The air was fresh that morning, tinged with a salty zest, different from the smoggy heaviness that is rather typical to Bombay air. It was a Sunday morning, 6:45am to be precise and probably the earliest I’ve left the house in a while. Generally, I’d be averse to this early of a start, but the call of the ocean was too much to resist. I was finally going sailing, into the waters of the Arabian Sea just a few minutes before I’d be able to witness a breathtaking Mumbai Sunrise.
I’d never been sailing in Bombay before, and so I didn’t have a lot of expectations. In fact, I honestly expected to be disappointed based on my experience swimming a race in the Arabian Sea waters (which seems almost a lifetime ago). Back when I was 15, I took part in a 5 km Sea Swim Race amongst many others. We were taken out to sea on a boat we boarded from the Gateway of India. 5 kilometers in, the boat stopped, and we had to dive into the water, swimming with the current back to Gateway of India arch, where families eagerly waited to pull us out of the water. The minimum goal was to finish under 1 hour – I did, barely scraping though, and I still have the certificate to prove it. My memories of this race aren’t very pleasant. Sure, it was an achievement at the time, and maybe still is. But the ambience (or lack of it) of the Arabian Sea left much to be desired. I remember diving in only to see a screen of brown, and having to immediately pop my head out of the water to orient myself. Dirt, mud and debris were everywhere, making me ever so grateful was the oil that had been slathered over my body by my mother to save my skin from the pollutants around. At one point, I remember my hand got stuck in something. The muddy Waters made it impossible to see, and I had to stop swimming and raise my hand up to get said object off of me. It was and old plastic bag, that had decided to take my hand captive till I managed to pry it off whilst being violently swayed by the waves and current. All in all, it’s fair to say that my image of the immediate sea surrounding Bombay wasn’t too pleasant. So when I went sailing, I really didn’t expect to be blown away.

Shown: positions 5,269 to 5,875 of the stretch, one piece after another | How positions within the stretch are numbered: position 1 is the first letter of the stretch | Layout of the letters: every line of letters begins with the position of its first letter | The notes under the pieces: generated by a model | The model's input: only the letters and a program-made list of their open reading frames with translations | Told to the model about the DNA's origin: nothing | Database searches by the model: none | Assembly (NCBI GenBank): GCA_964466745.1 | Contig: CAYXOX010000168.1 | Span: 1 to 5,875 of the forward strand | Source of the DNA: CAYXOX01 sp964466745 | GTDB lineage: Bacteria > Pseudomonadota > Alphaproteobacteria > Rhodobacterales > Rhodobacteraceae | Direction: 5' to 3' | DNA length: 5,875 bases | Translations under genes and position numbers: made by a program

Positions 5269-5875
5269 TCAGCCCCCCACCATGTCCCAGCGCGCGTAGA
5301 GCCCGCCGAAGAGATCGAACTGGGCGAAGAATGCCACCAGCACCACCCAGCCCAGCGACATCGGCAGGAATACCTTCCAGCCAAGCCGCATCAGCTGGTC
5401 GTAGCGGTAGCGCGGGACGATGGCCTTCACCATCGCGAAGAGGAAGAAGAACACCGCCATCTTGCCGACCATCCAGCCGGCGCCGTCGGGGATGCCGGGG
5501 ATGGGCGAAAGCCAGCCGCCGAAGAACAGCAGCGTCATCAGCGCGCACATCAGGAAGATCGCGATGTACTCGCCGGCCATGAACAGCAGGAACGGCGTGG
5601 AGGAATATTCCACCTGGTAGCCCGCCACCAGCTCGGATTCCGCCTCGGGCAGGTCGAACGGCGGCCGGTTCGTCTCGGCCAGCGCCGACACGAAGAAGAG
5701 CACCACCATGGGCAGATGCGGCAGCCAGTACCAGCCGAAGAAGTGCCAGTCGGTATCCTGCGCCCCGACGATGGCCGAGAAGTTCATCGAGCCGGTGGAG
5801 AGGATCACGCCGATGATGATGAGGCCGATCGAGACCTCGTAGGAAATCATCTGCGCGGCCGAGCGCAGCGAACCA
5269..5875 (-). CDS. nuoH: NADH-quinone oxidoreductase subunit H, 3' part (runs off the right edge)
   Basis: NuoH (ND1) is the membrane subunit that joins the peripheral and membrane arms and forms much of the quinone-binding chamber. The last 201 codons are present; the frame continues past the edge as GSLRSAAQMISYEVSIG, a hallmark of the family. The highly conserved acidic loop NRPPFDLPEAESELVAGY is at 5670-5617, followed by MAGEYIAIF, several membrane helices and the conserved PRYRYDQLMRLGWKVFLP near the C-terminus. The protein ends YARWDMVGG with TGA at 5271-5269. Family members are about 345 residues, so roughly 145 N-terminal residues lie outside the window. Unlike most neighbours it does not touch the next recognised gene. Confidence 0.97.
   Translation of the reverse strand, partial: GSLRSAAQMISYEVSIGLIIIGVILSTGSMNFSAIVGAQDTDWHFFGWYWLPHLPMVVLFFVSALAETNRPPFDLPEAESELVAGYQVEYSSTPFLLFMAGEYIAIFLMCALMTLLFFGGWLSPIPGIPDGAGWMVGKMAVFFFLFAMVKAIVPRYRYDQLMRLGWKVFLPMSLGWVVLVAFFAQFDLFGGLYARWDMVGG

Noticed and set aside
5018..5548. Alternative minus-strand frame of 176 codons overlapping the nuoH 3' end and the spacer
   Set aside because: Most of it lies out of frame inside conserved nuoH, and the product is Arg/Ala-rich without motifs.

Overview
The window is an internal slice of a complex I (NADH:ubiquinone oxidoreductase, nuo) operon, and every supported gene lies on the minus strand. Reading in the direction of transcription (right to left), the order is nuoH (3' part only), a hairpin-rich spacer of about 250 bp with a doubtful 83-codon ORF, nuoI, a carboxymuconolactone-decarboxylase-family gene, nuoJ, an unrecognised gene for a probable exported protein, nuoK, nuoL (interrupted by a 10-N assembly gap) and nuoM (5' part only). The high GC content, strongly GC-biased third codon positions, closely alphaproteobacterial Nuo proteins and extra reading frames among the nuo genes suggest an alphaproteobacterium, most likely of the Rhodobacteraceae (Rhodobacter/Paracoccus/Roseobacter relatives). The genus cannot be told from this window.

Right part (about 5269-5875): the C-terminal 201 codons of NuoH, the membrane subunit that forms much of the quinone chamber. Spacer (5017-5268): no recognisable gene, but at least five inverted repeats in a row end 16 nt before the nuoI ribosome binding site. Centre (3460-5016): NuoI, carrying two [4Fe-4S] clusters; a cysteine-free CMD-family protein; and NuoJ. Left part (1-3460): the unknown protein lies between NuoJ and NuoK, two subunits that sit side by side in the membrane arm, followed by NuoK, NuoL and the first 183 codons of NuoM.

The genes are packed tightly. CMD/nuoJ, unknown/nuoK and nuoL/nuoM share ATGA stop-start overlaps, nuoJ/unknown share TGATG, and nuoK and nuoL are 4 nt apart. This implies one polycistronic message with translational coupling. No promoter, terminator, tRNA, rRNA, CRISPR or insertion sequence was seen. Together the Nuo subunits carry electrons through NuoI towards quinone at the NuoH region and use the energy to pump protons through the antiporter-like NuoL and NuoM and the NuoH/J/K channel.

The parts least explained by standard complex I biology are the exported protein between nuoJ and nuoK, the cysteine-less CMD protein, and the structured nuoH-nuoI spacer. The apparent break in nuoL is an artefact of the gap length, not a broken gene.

That morning though, I was in complete awe. The sun slowly rose spreading hues of orange and yellow across a clear sky. The sea was shimmering, as the gentle waves danced in reflected colours of the sun. The nights tide seemed to have washed away the debris that marks the Arabian Sea, leaving it rather clean, it’s usual murky waters disguised by the powerful rays if the sun that penetrated through. As we ventured into the sea, and further away from the city, the rhythmic sound of the wind hitting the sail filled the air around us. Flap, flap, – it played like a comforting lullaby. The silhouettes of other sailboats, and much larger container ships erratically lined the horizon, and the occasional seagull was seen desperately seeking into the waters. As I absorbed my surroundings in a space of tranquility and peace, I looked back to see the majestic structures of the Gateway of India and the Old Taj Mahal Hotel lining the shore, tinged with golden sunshine. I’ve always been a water baby – but really, I could have stayed out on that sailboat (an appropriate goodbye before I left for Pondicherry), gazing into the distant waters for just about forever.